It was there that my coaching journey began, although I didn’t know it at the time.
It’s hard to believe that a year later, I returned to ZAP this time as a coach for Runners Connect.
Many of the attendees from last year were able to return again this year, which made it seem even more like the summer camp I remember.
Camp friends become forever friends.
I feel incredibly lucky that I get to run and geek out about running as a job. Over the four-day weekend, in addition to lots of beautiful miles with some amazing people, I led exercises on goal setting and strength training and had several one-on-one personal coaching sessions.
I’m learning that it’s not always the technical running training advice that matters the most. More often than not, the athlete already has many of the answers she is looking for and it is a joy to discover how to tease those answers out together.
As the weekend came to a close, there were hugs and exchanges of email addresses.
And just like the last day of summer camp as a kid, it was a bit sad for it all to end, but we knew we’d made memories and friends that are much bigger than a single weekend.
Just one day later, most of us are already looking forward to next year.
Running hurts. That is the main reason most people don’t do it. Sure, if you start slowly, incrementally increase your pace and distance, and choose to only run when it’s sunny and cool, you can avoid all but minor discomfort. But if you want to achieve something meaningful, you are going to have to push beyond what’s comfortable.
So you train your legs and lungs with a steady diet of easy runs, long runs, and speedwork. And you throw in a decent strength training session a couple times a week. But how do you strength train your brain? You can be in the best shape of your life physically, but if you neglect to actively work on your mental fitness, you cannot reach your full potential, both as an athlete and as a human being.
At the ZAP running retreat I attended last weekend, Sarah Crouch led a powerful class on mental strength and what it takes to push past your perceived limits. Sarah is a 2:32 marathoner sponsored by Reebok who was the second female American finisher in the 2016 Boston Marathon. She knows what it means to be mentally strong.
Each athlete has a different mental outlook and most fall somewhere on a spectrum of acceptance and avoidance. Accepters understand on the starting line that pain is coming and they will find ways to push themselves through it. Avoiders tell themselves that everything is great, they are strong and capable and all will go well. Neither style, Sarah said, is better than the other and most of us have elements of both. Knowing which side of the scale you spend more time on is very helpful in finding effective techniques to override the brain’s pleas to slow down.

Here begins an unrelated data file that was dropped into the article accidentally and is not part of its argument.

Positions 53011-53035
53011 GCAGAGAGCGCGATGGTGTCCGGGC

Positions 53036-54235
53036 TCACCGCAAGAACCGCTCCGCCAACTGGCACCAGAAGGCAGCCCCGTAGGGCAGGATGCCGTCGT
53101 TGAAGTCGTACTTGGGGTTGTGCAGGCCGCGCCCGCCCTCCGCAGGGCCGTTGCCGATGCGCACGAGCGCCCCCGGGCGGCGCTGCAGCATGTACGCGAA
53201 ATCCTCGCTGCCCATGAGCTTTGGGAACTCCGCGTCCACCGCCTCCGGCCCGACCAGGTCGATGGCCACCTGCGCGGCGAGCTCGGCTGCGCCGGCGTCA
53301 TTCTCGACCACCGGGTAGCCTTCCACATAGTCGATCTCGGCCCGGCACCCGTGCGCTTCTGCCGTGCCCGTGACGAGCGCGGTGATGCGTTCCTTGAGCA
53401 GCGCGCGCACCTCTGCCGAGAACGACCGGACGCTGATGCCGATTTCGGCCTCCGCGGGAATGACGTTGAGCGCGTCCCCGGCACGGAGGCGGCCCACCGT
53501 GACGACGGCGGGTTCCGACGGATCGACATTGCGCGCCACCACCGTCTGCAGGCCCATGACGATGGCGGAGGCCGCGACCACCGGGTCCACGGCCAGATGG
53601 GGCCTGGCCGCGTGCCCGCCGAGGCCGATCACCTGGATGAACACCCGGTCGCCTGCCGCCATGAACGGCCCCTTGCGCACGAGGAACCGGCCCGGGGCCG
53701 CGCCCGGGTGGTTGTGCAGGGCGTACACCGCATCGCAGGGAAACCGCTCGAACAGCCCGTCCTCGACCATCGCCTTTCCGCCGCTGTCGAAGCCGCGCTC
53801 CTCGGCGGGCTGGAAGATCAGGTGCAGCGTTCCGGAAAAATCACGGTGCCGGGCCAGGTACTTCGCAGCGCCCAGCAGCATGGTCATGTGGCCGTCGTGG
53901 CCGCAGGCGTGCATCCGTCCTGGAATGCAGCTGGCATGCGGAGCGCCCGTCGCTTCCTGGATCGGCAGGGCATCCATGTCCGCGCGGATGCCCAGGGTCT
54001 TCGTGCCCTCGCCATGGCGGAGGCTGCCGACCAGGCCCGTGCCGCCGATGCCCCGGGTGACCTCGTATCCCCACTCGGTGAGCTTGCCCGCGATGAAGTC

For me, I have elements of both, but probably lean towards avoidance. I always toe the line feeling like a badass ready to conquer the world. I use positive mantras to keep myself even and on pace. When things feel tough, I repeat things in my head like “calm,” “deep breath,” “you are light.” Near the end of a race, I lock on a runner in front of me and pretend he or she is my prey that I am reeling in.
But I don’t always feel like this. Negative thoughts creep in that seem perfectly reasonable at the time. “You can just stop, you know.” Or, “No one cares how fast you run this. It’s okay to slow down.” Or, “you are going as fast as you can and you are still not going to get your goal. Give up, already!” The tough part is that all of these statements may actually be true and logical. But they are sabotage to my race or workout.
So to combat these thoughts, I have given them an identity and her name is Nancy. (It’s like the opposite of Beyonce’s stage alter ego, Sascha Fierce.) I know that negative Nancy and all of her baggage are coming with me on the run (acceptance!). She will show up at the worst time and gently tell me that everything is okay and it’s perfectly reasonable and smart to slow down. She’ll remind me that I can get a ride back to the start at anytime or that I could even pretend to fall and end up in the medical tent. Nancy is sweet and kind to me and she means well. But she is pure evil. When she comes, I can say hello and then shut the door in her face.
There are as many exercises for your brain as there are for your legs and I plan to continue working on them and writing about them. We learned several more in Sarah’s session that I will definitely practice as I continue to get stronger.
At the end of class, Sarah asked about our goals and I got called on. My A goal, as many of you know, if the stars are aligned and the weather is good and everything is perfect, is a 2:59:59 marathon. Sarah looked at me, knowing my strengths and my progress over the last two years, said, “that should be your B goal.” My jaw dropped and I think I forgot to breathe for a moment. To have someone of her caliber believe in me like that is something I will always hold with me.